During the summer / on a hot day, it is necessary to put the sheet pan with the thin layer of chocolate spread on it into the fridge for 20 - 30 minutes. Also, put your bench scraper in the freezer, so it's cold when it touches the chocolate.
When you think your chocolate is set enough, take the sheet pan out of the oven and your cold bench scraper, and at a 45-degree angle, scrape it with a pretty quick and confident motion. If the chocolate starts to crumble immediately, it means the chocolate is too cold, and let it warm up for 5 - 10 seconds, and try again.
If the chocolate just clumps up into a melted pile onto your scraper, then it means it's not cold / set enough, and needs to go in the fridge for another 10 minutes.
When the chocolate is just the right consistency, with a pretty quick and confident motion, the chocolate will form curls when you scrape it at a 45-degree angle. Especially in hot weather when chocolate warms up very quickly, this step can be very temperamental. And there's only a small (30 second - 1 minute) window when your chocolate is the right temperature / consistency that it forms curls. So, you might have to put the sheet pan back and forth in the fridge multiple times before you get all the curls you want.
Aim for 8 curls, but you may make as many curls as you'd like. Once you have 8 curls you're happy with, store your curls in the fridge, or even your freeze till you're ready to use them, as the curls may melt and lose their shape. If you made curls in multiple attempts, put the successful curls in the fridge immediately so it doesn't lose its shape.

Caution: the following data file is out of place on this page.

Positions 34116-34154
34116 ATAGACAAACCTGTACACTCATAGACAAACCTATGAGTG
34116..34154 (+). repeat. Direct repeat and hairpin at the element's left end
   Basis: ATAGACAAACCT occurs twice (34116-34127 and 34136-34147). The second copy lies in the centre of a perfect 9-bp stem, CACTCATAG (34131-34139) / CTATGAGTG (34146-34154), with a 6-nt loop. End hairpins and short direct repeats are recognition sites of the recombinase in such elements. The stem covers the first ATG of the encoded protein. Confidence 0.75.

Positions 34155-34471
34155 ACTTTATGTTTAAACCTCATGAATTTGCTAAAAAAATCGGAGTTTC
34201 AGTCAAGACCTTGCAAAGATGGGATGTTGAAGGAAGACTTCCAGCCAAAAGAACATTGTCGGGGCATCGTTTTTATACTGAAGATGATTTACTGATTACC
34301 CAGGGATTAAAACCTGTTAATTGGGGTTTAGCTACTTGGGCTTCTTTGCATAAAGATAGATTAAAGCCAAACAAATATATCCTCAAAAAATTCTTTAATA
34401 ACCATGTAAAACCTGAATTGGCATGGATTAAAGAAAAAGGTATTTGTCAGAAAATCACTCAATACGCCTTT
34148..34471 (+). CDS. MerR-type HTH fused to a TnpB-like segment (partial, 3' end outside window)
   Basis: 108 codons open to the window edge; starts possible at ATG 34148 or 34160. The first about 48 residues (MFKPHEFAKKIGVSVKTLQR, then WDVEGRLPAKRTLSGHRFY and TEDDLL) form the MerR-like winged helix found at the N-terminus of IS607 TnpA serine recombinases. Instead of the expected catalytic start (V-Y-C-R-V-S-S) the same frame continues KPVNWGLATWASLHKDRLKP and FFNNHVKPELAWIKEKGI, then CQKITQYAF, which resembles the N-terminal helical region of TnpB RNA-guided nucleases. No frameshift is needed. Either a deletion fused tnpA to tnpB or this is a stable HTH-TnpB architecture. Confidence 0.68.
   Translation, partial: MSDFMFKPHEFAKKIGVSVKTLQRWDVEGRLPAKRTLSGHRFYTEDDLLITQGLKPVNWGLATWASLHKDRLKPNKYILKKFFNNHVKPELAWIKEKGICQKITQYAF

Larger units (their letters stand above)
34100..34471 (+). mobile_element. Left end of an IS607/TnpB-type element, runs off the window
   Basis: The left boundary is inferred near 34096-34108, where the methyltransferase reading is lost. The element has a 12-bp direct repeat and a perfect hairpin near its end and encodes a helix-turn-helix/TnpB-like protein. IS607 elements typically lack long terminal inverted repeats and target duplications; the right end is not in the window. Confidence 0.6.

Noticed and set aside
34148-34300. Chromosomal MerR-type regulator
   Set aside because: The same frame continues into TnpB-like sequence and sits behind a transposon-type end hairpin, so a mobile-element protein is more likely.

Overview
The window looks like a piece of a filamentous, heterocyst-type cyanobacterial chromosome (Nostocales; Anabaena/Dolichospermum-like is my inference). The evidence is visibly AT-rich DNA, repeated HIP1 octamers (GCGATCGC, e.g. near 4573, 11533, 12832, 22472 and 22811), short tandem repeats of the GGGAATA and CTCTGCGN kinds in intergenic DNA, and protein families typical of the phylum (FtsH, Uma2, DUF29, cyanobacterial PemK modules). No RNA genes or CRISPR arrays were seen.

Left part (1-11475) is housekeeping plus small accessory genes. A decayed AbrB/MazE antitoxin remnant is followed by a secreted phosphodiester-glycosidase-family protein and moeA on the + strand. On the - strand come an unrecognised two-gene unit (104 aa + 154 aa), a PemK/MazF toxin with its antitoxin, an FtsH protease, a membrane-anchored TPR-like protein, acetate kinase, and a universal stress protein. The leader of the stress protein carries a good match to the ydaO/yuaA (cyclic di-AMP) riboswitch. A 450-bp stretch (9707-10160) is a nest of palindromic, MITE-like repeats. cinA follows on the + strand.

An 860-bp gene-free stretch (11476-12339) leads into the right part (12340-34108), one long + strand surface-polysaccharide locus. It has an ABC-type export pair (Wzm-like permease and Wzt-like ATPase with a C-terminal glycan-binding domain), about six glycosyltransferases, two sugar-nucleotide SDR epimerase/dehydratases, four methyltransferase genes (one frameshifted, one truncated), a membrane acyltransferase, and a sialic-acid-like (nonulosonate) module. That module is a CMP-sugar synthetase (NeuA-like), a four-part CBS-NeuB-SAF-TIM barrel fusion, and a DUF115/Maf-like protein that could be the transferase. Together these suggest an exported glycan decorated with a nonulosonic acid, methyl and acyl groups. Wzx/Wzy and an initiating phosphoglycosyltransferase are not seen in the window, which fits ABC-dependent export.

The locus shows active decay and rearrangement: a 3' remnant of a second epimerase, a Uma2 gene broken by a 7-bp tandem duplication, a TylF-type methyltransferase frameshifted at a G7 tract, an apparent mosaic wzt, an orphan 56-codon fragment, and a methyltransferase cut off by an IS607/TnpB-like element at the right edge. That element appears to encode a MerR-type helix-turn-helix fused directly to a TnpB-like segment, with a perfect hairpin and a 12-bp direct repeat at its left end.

Assembling the cake:
When the cake has cooled to room temperature and ganache / curls are ready, slowly and carefully unroll the cake.
Spread a thin layer of the chocolate ganache on the top surface of the cake, about 1/8" thick.
Slowly and carefully roll the cake up again, the same direction it was rolled before but this time without the parchment paper rolled into it.
Transfer the roll to your serving dish, with the seam-side down, so it doesn't unroll. Fill the gaps at the ends of the cake with chocolate. Then cover the outer surface of the cake with a thin layer of ganache, as a crumb coat. Smooth it out with a bench scraper, and let your cake rest in the fridge for 20 minutes for the ganache to harden a bit.
When your crumb coat has hardened a bit, apply a 2nd layer of ganache, about 1/8" thick on the outer surfaces. Smoothen it with a bench scraper. If you have an icing comb, you can create a pattern on the outside surface of the ganache at this point. Remember to save at least 3 tbsp of ganache frosting to make drizzles at the top of the cake at the end.
Place your 8 chocolate curls along the top of the roll. Place your cake in the fridge, while we work on the chocolate drizzle.
Put the remaining ganache back on the double boiler, and re-warm the chocolate so it returns to having a runnier consistency.
Transfer the ganache into a small Ziploc bag or disposable piping bag. Snip a very small hole in one corner.
Do some test drizzles the bowl it was in. If it's too runny, let it cool for a bit, and try again. The ganache will thicken as it cools. Drizzling ganache can be tricky, as sometimes it's too runny when too hot, or doesn't drizzle when too cool. You sort of have to estimate when it's the right consistency to create the drizzle effect that you want.
When the drizzles reach the consistency you want, drizzle it over your cake roll in a zig-zag, pattern.
Refrigerate for 2 hours to overnight for the cake to set. Leave out at room temperature for 2 to 3 hours before serving - for the chocolate ganache to soften a bit. Enjoy!